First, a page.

Donald Trump and the Chief Financial Officer of the Trump Organization, Allen Weisselberg (File)
UPDATE, JAN. 14:
A New York State court has fined the Trump Organization $1.6 million – the maximum penalty allowed – over its conviction on 17 felony charges, including tax fraud and falsifying business records.
Prosecutor Joshua Steinglass asked Judge Juan Merchan for the maximum fine, even though it will have “minimal impact” on the company.
Steinglass referred to Allen Weisselberg, the Trump Organization’s Chief Financial Officer who was sentenced to five months in prison after a deal in which he testified against the company.
We all know that these corporations cannot go to jail as Allen Weisselberg has. The only way to effectively deter such conduct is to make it as expensive as possible.
Manhattan District Attorney Alvin Bragg, who is considering the prosecution of other criminal changes against Donald Trump and his businesses, expressed his hope that the punsihment “sends a message to New Yorkers that you know we’re one system of justice and that this kind of conduct, regardless of who you are, won’t be countenanced in Manhattan”.
However, he said the maximum amount of the fine should be raised: “It isn’t sufficient. Plain and simple….I think many of us see, particularly those who sat through the trial and saw the 13-year pattern of deep greed and misconduct laid bare, [that] we should have stiffer penalties for conduct like that.”
A Trump Organization spokesperson said the company, Trump, and Weisselberg are “victims”.
ORIGINAL ENTRY, DEC 7:
The Trump Organization has been convicted on all 17 counts of tax fraud and other crimes after more than a day of jury deliberations in Manhattan in New York.
Donald Trump’s business was found guilty of a scheme to defraud, conspiracy, criminal tax fraud, and falsifying business records. The case arose from off-the-books benefits to executives, effectively evading taxes through the provision of luxury apartments, leased Mercedes-Benzes, tuition fees, extra cash at Christmas, and free cable television.
Allen Weisselberg, the Trump Organization’s Chief Financial Officer and a Trump employee for almost 50 years, pleaded guilty in August over his receipt of benefits. As part of his plea bargain, he testified in the trial of the Organization.
Prosecutors did not charge Trump, and Weisselberg — who is still being paid by the Organization while on leave — did not implicate his long-time boss.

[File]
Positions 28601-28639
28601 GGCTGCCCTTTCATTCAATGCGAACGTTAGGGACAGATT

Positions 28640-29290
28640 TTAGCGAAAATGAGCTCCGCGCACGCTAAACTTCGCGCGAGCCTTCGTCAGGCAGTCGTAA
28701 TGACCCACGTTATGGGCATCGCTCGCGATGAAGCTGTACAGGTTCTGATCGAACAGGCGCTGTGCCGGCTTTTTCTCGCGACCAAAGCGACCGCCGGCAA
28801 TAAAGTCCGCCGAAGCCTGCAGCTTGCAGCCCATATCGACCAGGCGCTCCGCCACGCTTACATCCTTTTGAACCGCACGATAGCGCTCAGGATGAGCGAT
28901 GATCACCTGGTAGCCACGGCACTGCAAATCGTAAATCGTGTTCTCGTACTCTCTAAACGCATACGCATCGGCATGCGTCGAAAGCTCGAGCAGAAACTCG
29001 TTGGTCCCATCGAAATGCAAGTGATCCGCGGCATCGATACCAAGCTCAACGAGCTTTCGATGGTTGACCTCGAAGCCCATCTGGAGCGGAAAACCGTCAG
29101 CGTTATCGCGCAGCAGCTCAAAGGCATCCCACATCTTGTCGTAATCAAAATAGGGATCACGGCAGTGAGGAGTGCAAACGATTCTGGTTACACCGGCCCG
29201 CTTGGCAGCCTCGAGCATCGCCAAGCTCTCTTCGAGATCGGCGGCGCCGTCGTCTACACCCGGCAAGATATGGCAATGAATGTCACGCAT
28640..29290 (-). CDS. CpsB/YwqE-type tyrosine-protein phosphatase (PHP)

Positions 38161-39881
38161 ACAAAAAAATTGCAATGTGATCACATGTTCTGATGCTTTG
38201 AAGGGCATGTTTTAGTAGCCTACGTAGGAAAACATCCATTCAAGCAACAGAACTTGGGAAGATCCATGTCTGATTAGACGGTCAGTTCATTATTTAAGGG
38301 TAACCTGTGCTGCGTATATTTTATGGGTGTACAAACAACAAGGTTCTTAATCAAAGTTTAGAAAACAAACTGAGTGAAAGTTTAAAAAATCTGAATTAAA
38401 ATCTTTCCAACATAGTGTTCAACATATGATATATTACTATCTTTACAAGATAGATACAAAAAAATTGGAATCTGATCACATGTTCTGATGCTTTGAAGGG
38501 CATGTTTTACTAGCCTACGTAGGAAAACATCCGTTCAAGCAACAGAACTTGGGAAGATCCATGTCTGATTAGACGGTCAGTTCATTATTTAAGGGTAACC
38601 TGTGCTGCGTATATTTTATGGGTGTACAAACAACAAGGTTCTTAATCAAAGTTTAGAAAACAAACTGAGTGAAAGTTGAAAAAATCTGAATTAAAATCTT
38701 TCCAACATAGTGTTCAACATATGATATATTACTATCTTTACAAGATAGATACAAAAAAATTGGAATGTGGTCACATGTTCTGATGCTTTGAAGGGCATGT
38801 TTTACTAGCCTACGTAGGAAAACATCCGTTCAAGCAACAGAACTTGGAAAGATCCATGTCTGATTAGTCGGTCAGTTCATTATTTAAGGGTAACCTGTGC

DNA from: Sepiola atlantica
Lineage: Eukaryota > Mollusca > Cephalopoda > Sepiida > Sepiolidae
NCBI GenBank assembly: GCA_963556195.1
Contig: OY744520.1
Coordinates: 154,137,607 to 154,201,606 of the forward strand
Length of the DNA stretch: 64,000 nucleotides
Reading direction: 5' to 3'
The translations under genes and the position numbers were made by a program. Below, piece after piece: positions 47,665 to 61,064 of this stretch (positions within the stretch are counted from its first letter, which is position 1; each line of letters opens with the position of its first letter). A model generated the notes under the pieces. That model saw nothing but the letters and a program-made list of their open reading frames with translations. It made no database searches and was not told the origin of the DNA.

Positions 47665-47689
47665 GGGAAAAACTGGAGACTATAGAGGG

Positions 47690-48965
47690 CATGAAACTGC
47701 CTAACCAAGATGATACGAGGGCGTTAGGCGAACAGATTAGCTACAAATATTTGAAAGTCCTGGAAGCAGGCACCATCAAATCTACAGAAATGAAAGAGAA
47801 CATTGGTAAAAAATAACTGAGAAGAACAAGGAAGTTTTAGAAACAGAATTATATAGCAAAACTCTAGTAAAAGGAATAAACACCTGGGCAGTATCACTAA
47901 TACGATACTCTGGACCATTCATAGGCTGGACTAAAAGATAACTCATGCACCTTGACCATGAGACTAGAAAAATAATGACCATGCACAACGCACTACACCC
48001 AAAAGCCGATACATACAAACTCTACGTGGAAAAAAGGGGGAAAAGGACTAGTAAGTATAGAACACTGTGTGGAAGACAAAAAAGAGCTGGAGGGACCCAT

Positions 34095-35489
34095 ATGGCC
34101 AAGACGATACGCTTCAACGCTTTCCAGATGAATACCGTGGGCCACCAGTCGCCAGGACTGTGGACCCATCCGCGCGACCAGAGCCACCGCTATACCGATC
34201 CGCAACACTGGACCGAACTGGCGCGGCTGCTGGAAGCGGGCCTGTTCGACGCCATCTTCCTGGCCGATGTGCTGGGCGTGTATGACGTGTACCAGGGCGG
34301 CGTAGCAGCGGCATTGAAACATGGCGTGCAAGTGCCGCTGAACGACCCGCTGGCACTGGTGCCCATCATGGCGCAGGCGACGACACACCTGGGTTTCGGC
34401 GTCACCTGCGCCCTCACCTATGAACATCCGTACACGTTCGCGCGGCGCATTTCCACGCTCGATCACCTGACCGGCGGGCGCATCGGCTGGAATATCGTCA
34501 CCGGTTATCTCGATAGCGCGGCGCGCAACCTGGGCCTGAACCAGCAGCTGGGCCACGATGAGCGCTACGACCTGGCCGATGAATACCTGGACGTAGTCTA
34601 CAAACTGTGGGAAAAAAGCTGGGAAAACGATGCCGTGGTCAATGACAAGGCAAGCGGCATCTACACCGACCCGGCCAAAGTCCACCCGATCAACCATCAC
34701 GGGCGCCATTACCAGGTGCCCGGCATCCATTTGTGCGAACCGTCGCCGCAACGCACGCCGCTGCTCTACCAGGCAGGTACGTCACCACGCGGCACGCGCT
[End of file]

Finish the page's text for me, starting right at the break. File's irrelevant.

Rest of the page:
However, the prosecution set out how Trump personally paid for the benefits and approved essential aspects of the scheme. In closing arguments, prosecutors summarized that Trump was “explicitly sanctioning tax fraud”.
The conviction may also bolster other developing civil and criminal cases against Trump, the Organization, and his children Donald Jr., Ivanka, and Eric.
In September, New York Attorney General Letitia James filed civil charges, with a possible penalty of more than $250 million and disqualification of business in the state, over “staggering fraud” in the Trump Organization. Manhattan District Attorney Alvin Bragg had backed off pursuit of an indictment of Trump earlier this year; however, he may now return to the investigation of business practices and of hush money paid to porn star Stormy Daniels over her sexual encounters with Trump.
Bragg said in an interview on Tuesday evening, “We got to see the inner workings of the Trump Organization: the greed, the lies, the cheating.”
“The Beginning of Holding Trump Accountable”
The maximum punishment for the Organization is $1.62 million, but the reputational damage will be far greater as Trump pursues his candidacy in the 2024 Presidential election.
New York Attorney General James said on Tuesday, “We can have no tolerance for individuals or organizations that violate our laws to line their pockets.”
Trump and his lawyers said they would appeal and blamed Weisselberg. Trump, who said he was “disappointed with the verdict”, said the case was not about him but about his Chief Financial Officer “committing tax fraud on his personal tax returns”.
The Trump Organization also sought to sacrifice Weisselberg as it complained, “The notion that a company could be held responsible for an employee’s actions, to benefit themselves, on their own personal tax returns is simply preposterous.”
In his two days of testimony, Weisselberg detailed the scheme overseen by the Organization’s comptroller Jeffrey McConney, which began in 2005 and lasted more than a decade. Weisselberg received about $1.8 million in indirect and hidden compensation, with evasion of hundreds of thousands of dollars in taxes. The benefits included a rent-free apartment in a Trump building overlooking the Hudson River; leased cars for him and his wife; and private school tuition for their grandchildren.
McConney admitted in his testimony to committing crimes but was granted immunity because he was called by prosecutors as a grand jury witness.
While not directly implicating Trump, Weisselberg said Trump personally paid the tuition. Prosecutors displayed a document, signed by Trump, in which he authorized a reduction in salary for another executive receiving clandestine benefits.
Former Manhattan District Attorney Cyrus Vance, who launched the investigation of Trump and the Organization in 2018, said on Tuesday:
To me, this guilty verdict against the Trump Organization is not the end of, but just the beginning of juries holding the former president, his corporation and his inner circle accountable.